September 16 Spotlight
Live Laugh and Love Books
September 16 Spotlight
Around the World in Books
September 17 Spotlight
September 18 Spotlight
CBY Book Club
September 18 Spotlight
Geeks In High School
September 18 Spotlight (review)
Books and Authors
September 21 Guest blog
So BLOOD SKY will soon be out… Here’s the Book Trailer.
This is the book trailer for BLOOD SKY, Book 4 in the award-winning After Series, by Traci L. Slatton
In a time of apocalyptic despair, love is put to the test… Deep in the badlands of Outpost City, in the Dark Horse saloon, a poker game is being played. The stakes are life and death—for the world. What can Emma afford to lose? Will she gamble on herself, or on Arthur? Will love find a way when the apocalypse closes in? A mystical odyssey, a haunting love…
I am so fortunate to have become acquainted with some of the most generous-spirited book review bloggers going. Sandy at THE READING CAFE is one of those smart, kind, thoughtful people. She accepted BROKEN for review and asked me to write a guest post, and then she sent the review and post to Twitter Heaven, doing a wonderful job of spreading the word.
Her efforts on my book’s behalf are most appreciated!
And I liked her review, which was clear and incisive. She wrote, in part:
Traci L Slatton is an amazing writer whose storylines are infinitely detailed with both fact and fiction; fantasy and reality. Her style of writing is intense; the historical research impressive; and the overall premise is a flight into the fantastic and uncoventional.
My guest post is about “Writing Historical Romances, Accuracy and History.” I mention,
Winnowing down the horrific German occupation of the City of Lights this way provided an opportunity for me to deeply relate my characters to very specific events. Alia, an angel who fell from heaven, experiences the oppression of the time personally and with great intensity. She and her beloved friends suffer through food shortages, lack, loss, and sacrifices in minute detail.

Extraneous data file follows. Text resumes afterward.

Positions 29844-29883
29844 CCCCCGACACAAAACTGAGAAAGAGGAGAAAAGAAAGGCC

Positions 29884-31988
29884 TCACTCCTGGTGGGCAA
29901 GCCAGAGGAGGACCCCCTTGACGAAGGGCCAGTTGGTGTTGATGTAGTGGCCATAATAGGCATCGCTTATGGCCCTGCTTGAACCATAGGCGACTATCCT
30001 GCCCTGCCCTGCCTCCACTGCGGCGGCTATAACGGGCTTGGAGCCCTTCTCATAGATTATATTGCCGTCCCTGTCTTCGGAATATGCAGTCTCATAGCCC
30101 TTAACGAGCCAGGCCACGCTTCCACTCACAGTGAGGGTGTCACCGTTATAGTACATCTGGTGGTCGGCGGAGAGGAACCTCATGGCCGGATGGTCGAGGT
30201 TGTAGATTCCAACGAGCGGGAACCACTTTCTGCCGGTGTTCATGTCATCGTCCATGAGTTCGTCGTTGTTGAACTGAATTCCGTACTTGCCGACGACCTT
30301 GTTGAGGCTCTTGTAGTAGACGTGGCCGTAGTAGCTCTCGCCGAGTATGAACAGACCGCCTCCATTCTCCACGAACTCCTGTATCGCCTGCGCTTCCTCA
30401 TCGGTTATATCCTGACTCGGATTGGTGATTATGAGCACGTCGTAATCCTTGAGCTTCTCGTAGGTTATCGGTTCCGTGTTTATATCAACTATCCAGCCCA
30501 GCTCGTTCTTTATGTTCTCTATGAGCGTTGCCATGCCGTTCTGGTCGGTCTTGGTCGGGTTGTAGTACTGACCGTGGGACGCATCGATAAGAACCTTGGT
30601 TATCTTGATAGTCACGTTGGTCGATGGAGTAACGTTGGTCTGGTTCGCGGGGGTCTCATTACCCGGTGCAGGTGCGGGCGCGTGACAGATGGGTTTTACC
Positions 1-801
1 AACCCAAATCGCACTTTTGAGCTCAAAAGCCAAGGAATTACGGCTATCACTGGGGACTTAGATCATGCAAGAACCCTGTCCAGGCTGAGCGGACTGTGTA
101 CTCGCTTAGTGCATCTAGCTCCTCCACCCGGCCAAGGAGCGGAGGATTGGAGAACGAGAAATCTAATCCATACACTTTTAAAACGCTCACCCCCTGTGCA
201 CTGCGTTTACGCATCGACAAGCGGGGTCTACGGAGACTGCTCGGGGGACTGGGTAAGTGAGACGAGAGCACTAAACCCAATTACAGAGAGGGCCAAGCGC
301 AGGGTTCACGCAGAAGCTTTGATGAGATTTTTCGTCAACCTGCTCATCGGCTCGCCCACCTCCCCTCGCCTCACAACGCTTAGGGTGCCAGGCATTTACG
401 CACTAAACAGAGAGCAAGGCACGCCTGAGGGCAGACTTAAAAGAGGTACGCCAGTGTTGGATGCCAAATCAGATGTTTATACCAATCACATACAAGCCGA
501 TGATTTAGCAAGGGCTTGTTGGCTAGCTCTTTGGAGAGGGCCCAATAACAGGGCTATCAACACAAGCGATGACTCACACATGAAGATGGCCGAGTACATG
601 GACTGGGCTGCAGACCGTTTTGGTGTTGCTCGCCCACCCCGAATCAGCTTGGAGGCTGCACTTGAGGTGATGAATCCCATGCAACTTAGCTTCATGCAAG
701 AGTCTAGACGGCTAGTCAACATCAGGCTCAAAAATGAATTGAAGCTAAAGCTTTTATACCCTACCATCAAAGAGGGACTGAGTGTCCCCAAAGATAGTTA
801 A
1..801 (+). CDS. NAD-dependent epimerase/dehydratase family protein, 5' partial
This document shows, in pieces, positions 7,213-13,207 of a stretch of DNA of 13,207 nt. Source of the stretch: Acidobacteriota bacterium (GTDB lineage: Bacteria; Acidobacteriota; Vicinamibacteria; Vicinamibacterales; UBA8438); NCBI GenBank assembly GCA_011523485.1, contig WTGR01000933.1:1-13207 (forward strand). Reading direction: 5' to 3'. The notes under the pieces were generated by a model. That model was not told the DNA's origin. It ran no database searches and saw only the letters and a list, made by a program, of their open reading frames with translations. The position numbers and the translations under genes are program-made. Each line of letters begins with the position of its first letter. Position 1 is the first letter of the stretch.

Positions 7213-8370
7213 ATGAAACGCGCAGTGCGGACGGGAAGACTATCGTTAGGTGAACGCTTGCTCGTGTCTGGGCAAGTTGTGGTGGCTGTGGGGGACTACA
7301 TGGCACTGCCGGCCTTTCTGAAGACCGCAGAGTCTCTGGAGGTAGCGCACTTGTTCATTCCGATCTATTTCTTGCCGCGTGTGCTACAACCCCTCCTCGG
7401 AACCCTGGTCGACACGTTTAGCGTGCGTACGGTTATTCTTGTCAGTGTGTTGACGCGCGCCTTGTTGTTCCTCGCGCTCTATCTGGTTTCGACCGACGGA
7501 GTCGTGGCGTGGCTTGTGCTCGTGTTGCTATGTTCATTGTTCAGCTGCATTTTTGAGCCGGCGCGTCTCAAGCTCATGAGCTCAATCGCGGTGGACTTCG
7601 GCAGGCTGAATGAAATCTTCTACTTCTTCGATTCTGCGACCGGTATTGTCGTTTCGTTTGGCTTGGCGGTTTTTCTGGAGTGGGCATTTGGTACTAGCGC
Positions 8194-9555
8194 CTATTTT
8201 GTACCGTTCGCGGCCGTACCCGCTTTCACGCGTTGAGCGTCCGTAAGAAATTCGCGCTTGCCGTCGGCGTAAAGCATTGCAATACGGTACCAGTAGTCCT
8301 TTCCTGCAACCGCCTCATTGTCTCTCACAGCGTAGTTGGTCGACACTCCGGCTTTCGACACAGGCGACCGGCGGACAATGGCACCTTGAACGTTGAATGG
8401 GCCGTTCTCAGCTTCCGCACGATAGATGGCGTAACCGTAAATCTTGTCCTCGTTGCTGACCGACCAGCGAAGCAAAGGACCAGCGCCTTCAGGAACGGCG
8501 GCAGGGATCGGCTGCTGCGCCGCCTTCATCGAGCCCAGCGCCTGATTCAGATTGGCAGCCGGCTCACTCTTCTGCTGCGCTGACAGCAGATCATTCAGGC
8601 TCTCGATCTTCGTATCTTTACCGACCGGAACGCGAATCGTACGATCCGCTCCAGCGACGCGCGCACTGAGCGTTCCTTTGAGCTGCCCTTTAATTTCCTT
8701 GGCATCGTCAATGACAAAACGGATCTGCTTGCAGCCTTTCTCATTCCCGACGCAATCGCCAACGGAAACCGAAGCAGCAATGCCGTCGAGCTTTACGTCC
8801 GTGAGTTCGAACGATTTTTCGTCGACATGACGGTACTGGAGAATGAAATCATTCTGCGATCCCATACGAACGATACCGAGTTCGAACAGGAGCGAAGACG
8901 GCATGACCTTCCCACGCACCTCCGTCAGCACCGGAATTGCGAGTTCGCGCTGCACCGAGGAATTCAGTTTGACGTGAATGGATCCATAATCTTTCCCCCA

Stéphanie Leroux of Tynga’s Reviews wrote a thoughtful, fantastic review of Broken. Clearly she grappled with the story–she took it on and chewed it over and entered into a dialogue with it. I love those kinds of reviews. I love those kinds of readers. I took many risks with this novel and it thrills me when readers are willing to meet those risks head-on.
In part, she wrote:
Although the story was definitely not what I expect, it was truly original. It shocked me multiple times, brought me to tears, and provided good entertainment…
Traci L. Slatton took a huge risk by adding eroticism to some of the love scenes but personally I think it’s a great way to balance out the horrors of war. These opposites are strange because it’s unexpected but the love story does provide a way to escape into the story without being overwhelmed by the hostility of the occupation….
I enjoyed it, it’s not your everyday paranormal read. I have nothing to compare it to, and it’s hard to define it, but I guess that’s what makes it so stunning. It’s unlike anything I’ve ever read.